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Redbelly Network - Formal Verification

In October 2022, after a thorough peer review process, the long version of the 'Holistic Verification of Blockchain Consensus' was accepted at the International Symposium on Distributed Computing (DISC 2022) in Augusta, Georgia. DISC is an international forum on the theory, design, analysis, implementation and application of distributed systems and networks. This scientific article was co-authored by our Founder and CTO Professor Vincent Gramoli and Redbelly Network made the official announcement via our social channels at the same time.

The article summarises how the Democratic BFT consensus, at the heart of Redbelly Network, has been the first blockchain consensus to be fully formally verified. Demonstrating the interest of the scientific community in reducing the human errors in distributed algorithms at the heart of blockchain technologies through the use of machine checked proofs.

Prof Vincent Gramoli talks specifically around the consensus protocol and how Redbelly Network uniquely solves the problem.


To implement a secure blockchain, one has to find a solution to make sure a distributed set of computers agree on a unique block at a given index of the chain. Such a solution is called a consensus protocol and the research community has been designing several consensus protocols for the last four decades for various applications. To our knowledge, prior to our work[1] no consensus protocols for blockchain applications had ever been fully verified.

The consensus problem consists of having multiple machines agreeing on a unique value or block. It is well known that solving the consensus problem is necessary in order to implement a blockchain. This is because the blockchain is an append-only ledger implemented in a distributed fashion that must guarantee that assets are not double spent. Many blockchains were designed without strictly solving the consensus problem. Hackers manage to fool different sets of correct participants that conflicting transactions were committed in these blockchains. This led to double spending attacks against Bitcoin in 2014 [2], Bitcoin Gold in 2018[3] and Ethereum Classic in 2020[4], just to cite a few that have been reported publicly. Our recommendations[5] on similar attacks against Ethereum have been, at least, partially addressed.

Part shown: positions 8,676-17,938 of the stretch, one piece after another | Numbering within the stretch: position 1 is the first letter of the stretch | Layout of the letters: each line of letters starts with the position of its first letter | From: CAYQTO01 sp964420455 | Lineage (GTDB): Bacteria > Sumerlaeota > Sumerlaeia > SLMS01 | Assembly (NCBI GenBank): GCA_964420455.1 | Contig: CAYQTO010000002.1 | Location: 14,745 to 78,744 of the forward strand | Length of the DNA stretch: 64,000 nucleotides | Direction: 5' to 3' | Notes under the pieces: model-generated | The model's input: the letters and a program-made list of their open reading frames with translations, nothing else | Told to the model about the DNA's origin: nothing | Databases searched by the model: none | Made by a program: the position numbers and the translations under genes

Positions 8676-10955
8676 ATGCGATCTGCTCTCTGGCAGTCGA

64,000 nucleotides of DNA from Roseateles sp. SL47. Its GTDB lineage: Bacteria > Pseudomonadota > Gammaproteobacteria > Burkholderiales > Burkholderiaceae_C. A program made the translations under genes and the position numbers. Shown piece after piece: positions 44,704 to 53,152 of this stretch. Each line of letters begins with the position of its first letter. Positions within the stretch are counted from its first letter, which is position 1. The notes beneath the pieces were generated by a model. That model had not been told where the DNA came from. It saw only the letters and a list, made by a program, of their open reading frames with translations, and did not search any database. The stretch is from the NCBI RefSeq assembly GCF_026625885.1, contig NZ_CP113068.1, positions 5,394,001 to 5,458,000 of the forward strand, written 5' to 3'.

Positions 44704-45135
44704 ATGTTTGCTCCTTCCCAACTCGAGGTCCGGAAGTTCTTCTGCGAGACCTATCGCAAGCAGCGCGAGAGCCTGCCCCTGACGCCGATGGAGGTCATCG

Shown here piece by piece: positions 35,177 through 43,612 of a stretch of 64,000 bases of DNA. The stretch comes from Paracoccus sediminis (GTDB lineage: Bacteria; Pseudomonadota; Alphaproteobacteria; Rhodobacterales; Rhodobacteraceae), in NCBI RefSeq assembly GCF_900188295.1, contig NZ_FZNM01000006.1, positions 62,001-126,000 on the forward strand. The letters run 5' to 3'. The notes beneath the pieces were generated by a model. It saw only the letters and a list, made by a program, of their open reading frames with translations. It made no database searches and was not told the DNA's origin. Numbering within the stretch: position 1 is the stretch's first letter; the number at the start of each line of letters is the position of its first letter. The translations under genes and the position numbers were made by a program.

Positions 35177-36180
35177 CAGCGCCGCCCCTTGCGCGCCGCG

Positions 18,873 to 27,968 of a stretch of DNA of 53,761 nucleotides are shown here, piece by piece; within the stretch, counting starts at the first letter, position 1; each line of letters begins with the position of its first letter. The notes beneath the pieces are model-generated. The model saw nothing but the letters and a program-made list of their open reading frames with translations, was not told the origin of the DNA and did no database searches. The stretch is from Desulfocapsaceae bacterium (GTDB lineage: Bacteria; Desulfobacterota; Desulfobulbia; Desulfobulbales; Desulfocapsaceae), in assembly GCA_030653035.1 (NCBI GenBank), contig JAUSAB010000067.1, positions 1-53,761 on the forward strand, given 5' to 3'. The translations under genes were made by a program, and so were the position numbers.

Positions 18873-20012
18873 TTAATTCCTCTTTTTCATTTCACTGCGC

Other blockchains were designed on top of Byzantine fault tolerant consensus protocols that were manually proven correct by scientists. As these protocols tend to be extremely complex, further scrutinising the protocols and their manual proofs revealed some flaws contradicting that such protocols were truly solving consensus. This was the case of the Tendermint consensus protocol, the Ripple consensus protocol, HoneyBadger BFT, and Istanbul BFT (IBFT) impacting the robustness of the Tendermint blockchain, Cosmos, Quorum, xRapid[6]. Some patches have been proposed to fix these issues, however as far as we know the resulting protocols have never been formally verified.